11. Yes! Thank you. I’m as far from a pro as someone can get, but my biggest pet peeve is when I’m asked to attend small rodeos/shows (which has happened, I’m very excited about this lol.) to take photos, and I post them with watermarks, etc, and they post them and remove watermarks etc. I literally post with all of my photos that they are free to repost, but must keep the watermark on the photo and give credit. My photos aren’t professional so I’m extremely laidback, but hey, it’s annoying. You like the photo? awesome! But don’t forget the photographer.

  12. Some of the local photogs have gotten pretty clever and will sell photos on the cheap for uses on social media/phones. It’s really only a texted photo, but it does seem to help them avoid getting people stealing them online to post on instagram or something.

  13. Designer here. I occasionally use Creative Commons work in my things, always with a link or a watermark to credit the photographer. It’s courtesy, and respect. It also makes me feel like I’m developing good karma towards my own work not getting stolen.

    It more than bothers me to see someone steal someone’s work. Or use an image they haven’t paid for. Part of it’s selfish. Do you know how much easier my job would be if I could just use photos all willy nilly? Omg. So much simpler. I wouldn’t spend so much time setting up my own damn photoshoots!! Stop being stupid cheaters, people!

    On the consumer side, I wish horse show photographers made it easier to see the photos they take. Ones in my area lose my business because they hide their proofs behind a wall and make me pay a fee to even BROWSE the photos they take. Or they charge me a fee ($25? Omg no.) just to take photos of me in the first place. What is this nonsense? I understand they have to make a buck, but I don’t even know if they’re capable of taking a decent shot of my horse and I and I’m not a gambling person!!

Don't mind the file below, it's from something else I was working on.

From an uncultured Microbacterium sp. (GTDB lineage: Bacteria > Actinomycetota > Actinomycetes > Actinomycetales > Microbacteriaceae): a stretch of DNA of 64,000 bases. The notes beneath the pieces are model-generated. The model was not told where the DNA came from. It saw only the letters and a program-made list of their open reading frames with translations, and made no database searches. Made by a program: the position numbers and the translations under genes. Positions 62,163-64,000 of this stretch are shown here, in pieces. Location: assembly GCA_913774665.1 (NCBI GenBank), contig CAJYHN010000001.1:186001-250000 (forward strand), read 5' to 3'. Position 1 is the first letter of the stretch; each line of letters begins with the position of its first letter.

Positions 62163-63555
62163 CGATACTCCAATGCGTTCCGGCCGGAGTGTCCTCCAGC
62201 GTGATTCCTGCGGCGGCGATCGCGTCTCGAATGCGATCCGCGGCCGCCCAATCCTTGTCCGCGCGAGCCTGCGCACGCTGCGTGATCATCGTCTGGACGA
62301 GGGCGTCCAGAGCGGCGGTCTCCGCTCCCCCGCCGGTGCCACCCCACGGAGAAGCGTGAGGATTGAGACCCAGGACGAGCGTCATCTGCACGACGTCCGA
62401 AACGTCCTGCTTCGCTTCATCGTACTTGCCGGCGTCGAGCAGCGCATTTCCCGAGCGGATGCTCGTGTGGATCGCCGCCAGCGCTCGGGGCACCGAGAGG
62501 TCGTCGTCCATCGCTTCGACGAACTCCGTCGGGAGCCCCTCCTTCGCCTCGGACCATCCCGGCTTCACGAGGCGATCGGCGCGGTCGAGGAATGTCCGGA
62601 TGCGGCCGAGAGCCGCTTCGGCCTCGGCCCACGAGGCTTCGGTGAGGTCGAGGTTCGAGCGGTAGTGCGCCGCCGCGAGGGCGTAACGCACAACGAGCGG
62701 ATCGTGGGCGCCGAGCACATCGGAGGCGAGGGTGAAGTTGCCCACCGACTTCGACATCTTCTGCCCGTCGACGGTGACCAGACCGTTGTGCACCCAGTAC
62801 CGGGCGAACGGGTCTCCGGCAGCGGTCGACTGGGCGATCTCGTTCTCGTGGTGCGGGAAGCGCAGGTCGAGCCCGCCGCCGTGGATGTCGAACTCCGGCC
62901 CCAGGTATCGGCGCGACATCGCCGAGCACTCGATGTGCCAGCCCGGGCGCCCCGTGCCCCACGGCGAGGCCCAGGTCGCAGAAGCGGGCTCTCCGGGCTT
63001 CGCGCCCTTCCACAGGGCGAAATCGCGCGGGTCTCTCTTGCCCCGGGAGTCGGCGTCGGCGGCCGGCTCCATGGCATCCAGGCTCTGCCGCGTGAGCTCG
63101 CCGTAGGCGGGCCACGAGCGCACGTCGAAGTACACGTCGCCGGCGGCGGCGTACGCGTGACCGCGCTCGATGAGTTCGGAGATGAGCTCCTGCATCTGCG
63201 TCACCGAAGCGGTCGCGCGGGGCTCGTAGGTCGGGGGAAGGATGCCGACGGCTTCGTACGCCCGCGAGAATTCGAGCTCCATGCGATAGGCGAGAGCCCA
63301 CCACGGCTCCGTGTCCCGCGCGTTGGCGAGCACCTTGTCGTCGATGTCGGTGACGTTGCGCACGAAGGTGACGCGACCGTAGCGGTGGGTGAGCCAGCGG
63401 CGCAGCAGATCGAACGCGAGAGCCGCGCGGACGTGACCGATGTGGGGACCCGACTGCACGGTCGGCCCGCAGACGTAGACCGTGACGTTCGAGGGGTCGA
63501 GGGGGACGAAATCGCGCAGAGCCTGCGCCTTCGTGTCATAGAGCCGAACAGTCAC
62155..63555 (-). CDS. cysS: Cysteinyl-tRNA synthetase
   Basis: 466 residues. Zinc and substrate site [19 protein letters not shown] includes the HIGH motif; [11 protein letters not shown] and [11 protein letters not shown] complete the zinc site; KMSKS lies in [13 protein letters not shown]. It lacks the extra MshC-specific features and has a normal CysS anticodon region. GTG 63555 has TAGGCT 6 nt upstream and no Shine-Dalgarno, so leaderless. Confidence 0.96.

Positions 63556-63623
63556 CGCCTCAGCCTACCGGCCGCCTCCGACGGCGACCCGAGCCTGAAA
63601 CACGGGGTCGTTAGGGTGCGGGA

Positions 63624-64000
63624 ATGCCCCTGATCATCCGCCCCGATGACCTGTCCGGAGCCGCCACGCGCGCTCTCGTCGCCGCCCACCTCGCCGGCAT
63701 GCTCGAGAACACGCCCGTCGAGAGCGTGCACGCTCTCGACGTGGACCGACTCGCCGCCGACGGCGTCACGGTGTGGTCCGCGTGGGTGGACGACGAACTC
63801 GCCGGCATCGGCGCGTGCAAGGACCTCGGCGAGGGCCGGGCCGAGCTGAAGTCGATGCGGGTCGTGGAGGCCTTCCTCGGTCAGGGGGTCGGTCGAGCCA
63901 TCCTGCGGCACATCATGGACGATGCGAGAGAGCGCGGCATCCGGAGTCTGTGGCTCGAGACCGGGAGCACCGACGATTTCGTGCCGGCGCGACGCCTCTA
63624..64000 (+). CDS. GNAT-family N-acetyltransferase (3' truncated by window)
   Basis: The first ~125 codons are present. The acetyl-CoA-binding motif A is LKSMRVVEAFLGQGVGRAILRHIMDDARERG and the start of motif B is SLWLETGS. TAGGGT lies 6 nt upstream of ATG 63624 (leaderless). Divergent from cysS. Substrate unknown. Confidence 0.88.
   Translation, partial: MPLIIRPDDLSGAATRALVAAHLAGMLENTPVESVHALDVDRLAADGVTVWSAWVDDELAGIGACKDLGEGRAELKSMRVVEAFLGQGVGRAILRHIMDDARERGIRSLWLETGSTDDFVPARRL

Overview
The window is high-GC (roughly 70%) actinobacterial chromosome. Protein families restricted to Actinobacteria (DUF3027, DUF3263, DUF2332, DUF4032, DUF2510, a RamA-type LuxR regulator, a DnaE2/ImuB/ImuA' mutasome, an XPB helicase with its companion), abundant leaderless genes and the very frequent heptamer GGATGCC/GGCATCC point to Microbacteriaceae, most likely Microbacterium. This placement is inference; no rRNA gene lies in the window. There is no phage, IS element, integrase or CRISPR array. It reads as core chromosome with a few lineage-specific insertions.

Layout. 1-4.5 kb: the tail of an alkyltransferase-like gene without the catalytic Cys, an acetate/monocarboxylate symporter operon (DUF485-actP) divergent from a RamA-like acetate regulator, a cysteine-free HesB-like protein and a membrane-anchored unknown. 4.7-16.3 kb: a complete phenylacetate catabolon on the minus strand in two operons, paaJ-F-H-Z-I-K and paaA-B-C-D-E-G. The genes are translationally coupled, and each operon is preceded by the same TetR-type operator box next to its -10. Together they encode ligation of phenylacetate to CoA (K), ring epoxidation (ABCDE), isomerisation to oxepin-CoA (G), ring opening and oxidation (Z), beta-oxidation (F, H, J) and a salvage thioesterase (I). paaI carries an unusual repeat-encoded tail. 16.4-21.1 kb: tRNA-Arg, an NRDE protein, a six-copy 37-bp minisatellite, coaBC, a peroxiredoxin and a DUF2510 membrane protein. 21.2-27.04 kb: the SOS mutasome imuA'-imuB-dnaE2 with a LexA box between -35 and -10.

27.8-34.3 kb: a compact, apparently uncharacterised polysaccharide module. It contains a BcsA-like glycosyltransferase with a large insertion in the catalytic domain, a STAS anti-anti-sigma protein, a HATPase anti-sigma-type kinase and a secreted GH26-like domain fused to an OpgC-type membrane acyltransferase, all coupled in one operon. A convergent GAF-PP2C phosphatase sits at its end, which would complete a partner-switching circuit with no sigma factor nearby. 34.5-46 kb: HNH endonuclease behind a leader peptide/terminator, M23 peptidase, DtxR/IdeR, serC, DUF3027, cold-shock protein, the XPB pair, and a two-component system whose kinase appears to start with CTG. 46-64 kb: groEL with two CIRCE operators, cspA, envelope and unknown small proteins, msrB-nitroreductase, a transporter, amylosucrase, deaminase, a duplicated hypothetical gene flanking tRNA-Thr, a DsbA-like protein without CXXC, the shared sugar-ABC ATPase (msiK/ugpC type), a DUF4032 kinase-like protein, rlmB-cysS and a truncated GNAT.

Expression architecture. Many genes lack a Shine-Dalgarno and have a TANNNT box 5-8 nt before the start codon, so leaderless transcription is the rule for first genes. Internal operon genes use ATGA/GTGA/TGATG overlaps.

14. i think most people are ignorant of the rules and rights of a photographer. that said, it is not by any means an excuse to steal artistic property. i think your proposed solution above where providing a citation of the owner/photographer and how to get in contact with them would be fair. but most certainly not a cut and dry way of going about things in all circumstances.

  15. I will add to the mix that there is a grey area for some who allow watermarked photos. I have tons of photos from my pageant events, as the photographer said prior to shooting we can post them to Facebook and the like, as he doesn’t social media often we become his PR. But this is think feels like a more rodeo specific trend.

  16. I get tagged in pictures on the photographer’s Facebook sights and leave it at that and I always try to link it back. I even ask Kate permission to use pictures of me that she’s taken, to the point that she’s said, “DON’T ASK!” But I still always tag her or mention her and give her credit. It’s the right thing to do!

  17. thanks for writing this! it’s been ages since i’ve been in a situation where there were even pro photos to be had (and you better believe i bought a bunch!)… so my knowledge is pretty limited

  18. Last year I attended one of the WordPress boot camps and they had an attorney give a presentation about copyright and using pictures, names, even referencing people correctly (as in “be careful for how you refer to people lest you be slapped with a libel lawsuit). She cited specific lawsuits and I have to say that is why my blog has mostly pretty amateur cell phone pics on it because I was horrified thinking I would mess up and be in legal hot water.

    This is a very useful post. Well said.

  19. Nothing drives me crazier than seeing people with their profile pictures of FB or whatever with a show picture that says PROOF right across it in big ole letters. How much more blatantly obvious can you be about stealing?!

  20. The internet and smartphones definitely leave a lot of grey area! I always buy several photos from our ride photographer. When she had a chance to go to the WEG as their photographer this year, I even mailed her a donation to help with travel to make her dream come true. But I do tend to always take a picture of the picture I bought and post to Facebook to share with friends. Is that no bueno? I don’t know that she offers anything other than the hi-res digital and I just don’t need $30+ worth of one photo when I could have the 4×6!

  21. There a local kid who attends my shows and always posts stolen photos fromy show in Instagram. I’m always commenting that she should purchase the rights since she is stealing. I hope it’s becoming more common knowledge.